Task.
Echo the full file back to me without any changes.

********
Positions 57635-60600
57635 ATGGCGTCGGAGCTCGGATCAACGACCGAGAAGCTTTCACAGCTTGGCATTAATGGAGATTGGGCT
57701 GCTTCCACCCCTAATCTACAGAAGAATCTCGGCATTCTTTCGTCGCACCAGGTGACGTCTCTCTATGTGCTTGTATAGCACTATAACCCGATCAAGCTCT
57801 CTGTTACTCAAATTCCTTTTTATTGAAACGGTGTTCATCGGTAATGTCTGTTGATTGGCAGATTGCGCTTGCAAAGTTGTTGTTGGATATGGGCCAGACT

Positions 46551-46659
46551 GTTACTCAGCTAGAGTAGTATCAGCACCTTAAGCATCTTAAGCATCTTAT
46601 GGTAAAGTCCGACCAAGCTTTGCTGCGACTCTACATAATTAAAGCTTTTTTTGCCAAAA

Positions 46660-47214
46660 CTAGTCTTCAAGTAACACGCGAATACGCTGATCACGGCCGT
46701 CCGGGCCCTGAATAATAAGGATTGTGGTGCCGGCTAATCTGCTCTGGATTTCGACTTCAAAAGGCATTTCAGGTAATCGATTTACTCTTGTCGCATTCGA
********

Positions 57635-60600
57635 ATGGCGTCGGAGCTCGGATCAACGACCGAGAAGCTTTCACAGCTTGGCATTAATGGAGATTGGGCT
57701 GCTTCCACCCCTAATCTACAGAAGAATCTCGGCATTCTTTCGTCGCACCAGGTGACGTCTCTCTATGTGCTTGTATAGCACTATAACCCGATCAAGCTCT
57801 CTGTTACTCAAATTCCTTTTTATTGAAACGGTGTTCATCGGTAATGTCTGTTGATTGGCAGATTGCGCTTGCAAAGTTGTTGTTGGATATGGGCCAGACT

Positions 46551-46659
46551 GTTACTCAGCTAGAGTAGTATCAGCACCTTAAGCATCTTAAGCATCTTAT
46601 GGTAAAGTCCGACCAAGCTTTGCTGCGACTCTACATAATTAAAGCTTTTTTTGCCAAAA

Positions 46660-47214
46660 CTAGTCTTCAAGTAACACGCGAATACGCTGATCACGGCCGT
46701 CCGGGCCCTGAATAATAAGGATTGTGGTGCCGGCTAATCTGCTCTGGATTTCGACTTCAAAAGGCATTTCAGGTAATCGATTTACTCTTGTCGCATTCGA